You've heard me say it here before. When the puma's image appears in my local camera traps the local black-tailed deer seem to spend more time lingering in the neighborhood gardens and driveways. The observations could be a coincidence, but maybe something else is going on. The puma, for example, could be following the deer, or the deer could be using the proximity of people and large dogs as a "human shield", a place where human disturbance is more likely to discourage most predators.
Well, Joel Berger of the Wildlife Conservation Society recently published a interesting example of how human activity affects wildlife ecology in wilderness areas. During the ten-year study, Joel showed that the moose in Yellowstone and the Grand Tetons adjust their use of space in relation to human infrastructure and activity.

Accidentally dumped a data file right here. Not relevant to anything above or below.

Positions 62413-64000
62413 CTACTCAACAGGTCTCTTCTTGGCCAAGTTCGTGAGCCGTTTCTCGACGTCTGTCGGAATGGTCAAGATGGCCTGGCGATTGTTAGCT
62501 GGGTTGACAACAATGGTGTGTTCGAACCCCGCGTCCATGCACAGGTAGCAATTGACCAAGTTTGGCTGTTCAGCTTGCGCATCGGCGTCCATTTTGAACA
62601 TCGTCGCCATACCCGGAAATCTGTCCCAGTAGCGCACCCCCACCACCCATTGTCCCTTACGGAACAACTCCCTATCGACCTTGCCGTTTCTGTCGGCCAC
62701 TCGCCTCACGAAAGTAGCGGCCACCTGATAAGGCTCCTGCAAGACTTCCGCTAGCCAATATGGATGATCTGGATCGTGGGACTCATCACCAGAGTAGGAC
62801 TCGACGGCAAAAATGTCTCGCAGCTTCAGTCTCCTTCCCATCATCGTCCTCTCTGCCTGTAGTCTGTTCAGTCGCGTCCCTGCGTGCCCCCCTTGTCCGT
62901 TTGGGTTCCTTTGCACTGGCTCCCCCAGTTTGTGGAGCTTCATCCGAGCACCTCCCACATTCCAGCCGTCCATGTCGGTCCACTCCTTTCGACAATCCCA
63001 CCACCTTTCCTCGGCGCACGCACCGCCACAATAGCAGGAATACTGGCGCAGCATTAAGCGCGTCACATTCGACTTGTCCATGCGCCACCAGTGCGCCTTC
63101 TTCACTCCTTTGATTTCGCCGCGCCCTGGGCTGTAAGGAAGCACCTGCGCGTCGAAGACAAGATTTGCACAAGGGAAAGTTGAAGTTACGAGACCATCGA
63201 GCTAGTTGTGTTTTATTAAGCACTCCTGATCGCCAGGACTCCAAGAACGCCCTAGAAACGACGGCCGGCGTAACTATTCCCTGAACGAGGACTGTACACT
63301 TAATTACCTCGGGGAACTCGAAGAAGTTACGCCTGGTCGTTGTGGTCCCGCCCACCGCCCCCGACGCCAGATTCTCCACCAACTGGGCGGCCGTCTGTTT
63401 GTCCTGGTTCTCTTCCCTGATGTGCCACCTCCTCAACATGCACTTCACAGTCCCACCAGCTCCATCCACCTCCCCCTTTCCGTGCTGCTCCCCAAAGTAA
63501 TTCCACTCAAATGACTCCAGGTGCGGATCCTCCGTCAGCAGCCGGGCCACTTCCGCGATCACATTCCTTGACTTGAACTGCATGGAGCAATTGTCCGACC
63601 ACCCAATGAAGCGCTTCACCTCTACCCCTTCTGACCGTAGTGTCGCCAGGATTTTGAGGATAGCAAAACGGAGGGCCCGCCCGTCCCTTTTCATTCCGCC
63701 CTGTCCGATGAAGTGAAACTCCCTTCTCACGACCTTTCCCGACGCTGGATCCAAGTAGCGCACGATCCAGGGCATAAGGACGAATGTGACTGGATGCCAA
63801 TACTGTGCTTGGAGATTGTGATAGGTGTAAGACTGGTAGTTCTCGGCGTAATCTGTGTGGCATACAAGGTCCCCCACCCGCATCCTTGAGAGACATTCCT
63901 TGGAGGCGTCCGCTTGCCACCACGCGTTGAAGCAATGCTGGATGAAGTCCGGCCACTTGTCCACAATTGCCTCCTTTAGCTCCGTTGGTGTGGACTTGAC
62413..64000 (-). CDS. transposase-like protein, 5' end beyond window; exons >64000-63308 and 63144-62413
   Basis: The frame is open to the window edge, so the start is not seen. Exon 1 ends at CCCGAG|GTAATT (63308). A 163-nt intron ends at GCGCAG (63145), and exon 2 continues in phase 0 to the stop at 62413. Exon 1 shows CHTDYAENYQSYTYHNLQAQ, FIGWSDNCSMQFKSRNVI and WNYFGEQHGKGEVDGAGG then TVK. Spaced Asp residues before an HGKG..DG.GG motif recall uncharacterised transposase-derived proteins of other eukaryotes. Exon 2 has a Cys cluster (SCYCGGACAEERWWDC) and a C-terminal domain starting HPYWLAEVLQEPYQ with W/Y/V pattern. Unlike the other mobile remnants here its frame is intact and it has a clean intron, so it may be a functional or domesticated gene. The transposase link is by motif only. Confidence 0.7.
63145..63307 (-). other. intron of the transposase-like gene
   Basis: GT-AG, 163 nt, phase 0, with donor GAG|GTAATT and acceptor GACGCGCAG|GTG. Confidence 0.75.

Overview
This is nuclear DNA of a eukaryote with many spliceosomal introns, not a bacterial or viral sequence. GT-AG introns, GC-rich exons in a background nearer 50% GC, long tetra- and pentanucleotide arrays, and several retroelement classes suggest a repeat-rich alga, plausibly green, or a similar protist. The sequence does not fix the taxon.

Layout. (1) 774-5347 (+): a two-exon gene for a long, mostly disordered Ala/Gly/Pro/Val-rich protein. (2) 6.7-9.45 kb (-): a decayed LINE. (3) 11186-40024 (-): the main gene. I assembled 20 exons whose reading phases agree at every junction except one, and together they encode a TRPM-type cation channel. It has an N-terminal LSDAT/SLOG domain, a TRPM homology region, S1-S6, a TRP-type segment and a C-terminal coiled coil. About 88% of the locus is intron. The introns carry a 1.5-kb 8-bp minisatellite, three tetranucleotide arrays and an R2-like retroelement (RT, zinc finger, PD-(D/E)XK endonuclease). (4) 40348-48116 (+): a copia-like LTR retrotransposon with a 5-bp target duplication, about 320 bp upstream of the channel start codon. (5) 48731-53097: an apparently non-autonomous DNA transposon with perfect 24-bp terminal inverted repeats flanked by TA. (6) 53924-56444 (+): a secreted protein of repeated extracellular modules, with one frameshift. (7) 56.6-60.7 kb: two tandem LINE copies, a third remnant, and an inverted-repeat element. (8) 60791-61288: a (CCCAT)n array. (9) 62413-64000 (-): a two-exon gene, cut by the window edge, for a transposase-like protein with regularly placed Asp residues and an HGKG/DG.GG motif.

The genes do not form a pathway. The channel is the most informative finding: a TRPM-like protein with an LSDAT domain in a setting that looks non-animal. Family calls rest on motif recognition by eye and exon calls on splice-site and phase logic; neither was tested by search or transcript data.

Specifically, he found that over the years radiotracked moose have moved closer to roads at calving time. During the birth season, deer in general become secretive and restrict their movement to a very small portion of their home range. Since grizzlies feed on moose calves, but avoid roads in places like Yellowstone and the Grand Tetons, they are less likely to encounter this brief but nourishing windfall. The evidence suggests that moose and other prey species find humans more benign and at certain times gravitate to human-modified lanscapes for safety. People just don't tolerate predators as well as they do prey, and thus they create safe havens in the vicinity of buildings, roads, and campgrounds.
Good work, Joel (and send me a reprint, please!)